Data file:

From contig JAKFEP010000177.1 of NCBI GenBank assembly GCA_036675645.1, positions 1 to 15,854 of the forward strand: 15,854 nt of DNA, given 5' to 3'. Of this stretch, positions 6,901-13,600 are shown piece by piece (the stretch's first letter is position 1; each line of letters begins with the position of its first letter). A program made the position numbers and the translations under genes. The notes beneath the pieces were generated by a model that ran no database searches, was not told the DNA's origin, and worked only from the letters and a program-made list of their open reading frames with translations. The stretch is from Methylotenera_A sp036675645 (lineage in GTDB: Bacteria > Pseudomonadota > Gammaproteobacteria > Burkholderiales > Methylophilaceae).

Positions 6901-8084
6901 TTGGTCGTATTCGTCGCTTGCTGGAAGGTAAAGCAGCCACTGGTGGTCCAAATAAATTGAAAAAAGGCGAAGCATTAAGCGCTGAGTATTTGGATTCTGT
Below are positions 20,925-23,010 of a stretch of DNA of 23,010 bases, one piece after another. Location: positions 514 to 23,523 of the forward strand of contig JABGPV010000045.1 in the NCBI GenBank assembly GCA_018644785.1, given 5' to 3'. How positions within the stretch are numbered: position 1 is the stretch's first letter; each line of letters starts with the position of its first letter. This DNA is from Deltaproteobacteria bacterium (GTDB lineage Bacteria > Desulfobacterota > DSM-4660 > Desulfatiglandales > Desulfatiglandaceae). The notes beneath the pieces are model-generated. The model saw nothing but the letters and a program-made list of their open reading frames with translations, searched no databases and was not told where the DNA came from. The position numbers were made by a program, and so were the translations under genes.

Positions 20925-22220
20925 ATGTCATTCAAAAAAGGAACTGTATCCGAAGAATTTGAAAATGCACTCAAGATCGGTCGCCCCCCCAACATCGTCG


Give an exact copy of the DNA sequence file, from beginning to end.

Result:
From contig JAKFEP010000177.1 of NCBI GenBank assembly GCA_036675645.1, positions 1 to 15,854 of the forward strand: 15,854 nt of DNA, given 5' to 3'. Of this stretch, positions 6,901-13,600 are shown piece by piece (the stretch's first letter is position 1; each line of letters begins with the position of its first letter). A program made the position numbers and the translations under genes. The notes beneath the pieces were generated by a model that ran no database searches, was not told the DNA's origin, and worked only from the letters and a program-made list of their open reading frames with translations. The stretch is from Methylotenera_A sp036675645 (lineage in GTDB: Bacteria > Pseudomonadota > Gammaproteobacteria > Burkholderiales > Methylophilaceae).

Positions 6901-8084
6901 TTGGTCGTATTCGTCGCTTGCTGGAAGGTAAAGCAGCCACTGGTGGTCCAAATAAATTGAAAAAAGGCGAAGCATTAAGCGCTGAGTATTTGGATTCTGT
Below are positions 20,925-23,010 of a stretch of DNA of 23,010 bases, one piece after another. Location: positions 514 to 23,523 of the forward strand of contig JABGPV010000045.1 in the NCBI GenBank assembly GCA_018644785.1, given 5' to 3'. How positions within the stretch are numbered: position 1 is the stretch's first letter; each line of letters starts with the position of its first letter. This DNA is from Deltaproteobacteria bacterium (GTDB lineage Bacteria > Desulfobacterota > DSM-4660 > Desulfatiglandales > Desulfatiglandaceae). The notes beneath the pieces are model-generated. The model saw nothing but the letters and a program-made list of their open reading frames with translations, searched no databases and was not told where the DNA came from. The position numbers were made by a program, and so were the translations under genes.

Positions 20925-22220
20925 ATGTCATTCAAAAAAGGAACTGTATCCGAAGAATTTGAAAATGCACTCAAGATCGGTCGCCCCCCCAACATCGTCG